In 2020 there are basically two types of OS in regular use. There are the POSIX (Portable Operating System Interface) standard compliant OS (as implemented in Linux, MacOS, BSD: and to some extent in iOS and Android too); and Windows. Given that I am not a Windows user (apart from for Office stuff at work) – the choice here was easy. So for my learning environment, I pulled out a Raspberry Pi (running Raspbian Linux): with its ARM Cortex-A72 processor.
I’ve heard it said that in order to learn to program in C, you need to understand everything – before you can do anything; I’m not sure that’s really true for C, but I’d argue that it’s undeniably for assembly language. When learning to program in a new language, the canonical introductory program is is Hello World; but in many assembler books it’s often one of the very last things you’ll see. There are some good reasons for that: not least of which is that because there’s almost no abstraction from the underlying OS when it comes to printing a message on the screen. Since we don’t have a handy print() function: we have to set about directly request that the OS shows our message to the user.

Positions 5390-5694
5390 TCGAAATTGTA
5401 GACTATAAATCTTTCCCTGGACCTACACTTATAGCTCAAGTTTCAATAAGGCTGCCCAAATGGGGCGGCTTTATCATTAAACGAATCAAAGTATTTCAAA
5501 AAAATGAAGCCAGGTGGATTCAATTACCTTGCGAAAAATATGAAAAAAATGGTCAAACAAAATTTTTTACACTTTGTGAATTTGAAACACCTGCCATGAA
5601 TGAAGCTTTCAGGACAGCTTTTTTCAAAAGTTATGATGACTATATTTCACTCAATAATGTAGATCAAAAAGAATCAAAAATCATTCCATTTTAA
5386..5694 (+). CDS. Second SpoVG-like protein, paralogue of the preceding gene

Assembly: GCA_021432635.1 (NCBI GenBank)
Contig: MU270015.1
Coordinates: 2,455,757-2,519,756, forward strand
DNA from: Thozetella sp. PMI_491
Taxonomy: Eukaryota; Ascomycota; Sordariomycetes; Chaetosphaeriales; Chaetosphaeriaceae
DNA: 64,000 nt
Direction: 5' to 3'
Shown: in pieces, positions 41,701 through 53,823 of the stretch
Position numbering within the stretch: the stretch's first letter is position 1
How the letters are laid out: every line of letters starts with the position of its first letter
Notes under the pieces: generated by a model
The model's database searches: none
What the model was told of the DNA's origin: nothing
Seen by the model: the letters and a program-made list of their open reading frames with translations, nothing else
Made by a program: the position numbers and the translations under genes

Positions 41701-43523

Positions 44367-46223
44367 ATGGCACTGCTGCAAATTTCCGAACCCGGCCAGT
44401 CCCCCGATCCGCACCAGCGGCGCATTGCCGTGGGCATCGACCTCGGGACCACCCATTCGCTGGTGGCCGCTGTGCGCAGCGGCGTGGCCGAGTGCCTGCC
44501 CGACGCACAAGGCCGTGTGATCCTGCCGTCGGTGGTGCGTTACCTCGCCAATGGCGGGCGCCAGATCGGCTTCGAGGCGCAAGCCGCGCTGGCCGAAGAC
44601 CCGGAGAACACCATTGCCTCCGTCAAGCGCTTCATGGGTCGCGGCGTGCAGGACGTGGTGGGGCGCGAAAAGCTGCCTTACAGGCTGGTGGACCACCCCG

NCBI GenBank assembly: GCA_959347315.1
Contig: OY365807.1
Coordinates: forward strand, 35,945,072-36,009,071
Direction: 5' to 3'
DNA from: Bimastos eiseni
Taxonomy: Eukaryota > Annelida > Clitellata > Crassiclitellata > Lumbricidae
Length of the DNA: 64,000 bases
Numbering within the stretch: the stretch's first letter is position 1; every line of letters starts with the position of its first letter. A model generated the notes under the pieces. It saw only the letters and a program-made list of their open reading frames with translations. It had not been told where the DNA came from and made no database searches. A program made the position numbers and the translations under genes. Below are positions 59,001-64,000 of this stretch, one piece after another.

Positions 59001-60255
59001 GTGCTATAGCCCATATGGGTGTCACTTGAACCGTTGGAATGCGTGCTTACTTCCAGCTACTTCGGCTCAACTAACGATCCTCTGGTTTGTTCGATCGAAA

I’ve not actually written anything here for quite some time (it turns out that doing a part-time PhD really eats into your electronics project time… Who’d’ve thought!); so I thought I’d take advantage of the current isolation and a few days off over the Bank Holiday, to catch-up with some blogging…
The venerable NE555 timer IC was introduced in 1972; and due to its versatility is without doubt one of the most common integrated circuits ever made.
I finally got around to building it, and since I have to say that it’s a really nice kit; and it would make a great electronics project for kids (aged about 12-18) too. It’s a really well laid-out board; and the use of through-hole components makes it easy to assemble. It took me about 45-minutes to solder it – but you could easily do it in more like 30-minutes, if you were less fussy about how it looked; and it might take you anything up to a couple of hours if you’d never soldered before… The instructions are very clear; and the components are supplied fixed on to clearly marked cards, to make it trivial to identify which goes where.
Last time we looked at how to use Boost.Python to wrap a very simple piece of C++ code. This time we’re going to take that one step further along, and do the same thing for a more complex C++ example – which includes a C++ Class.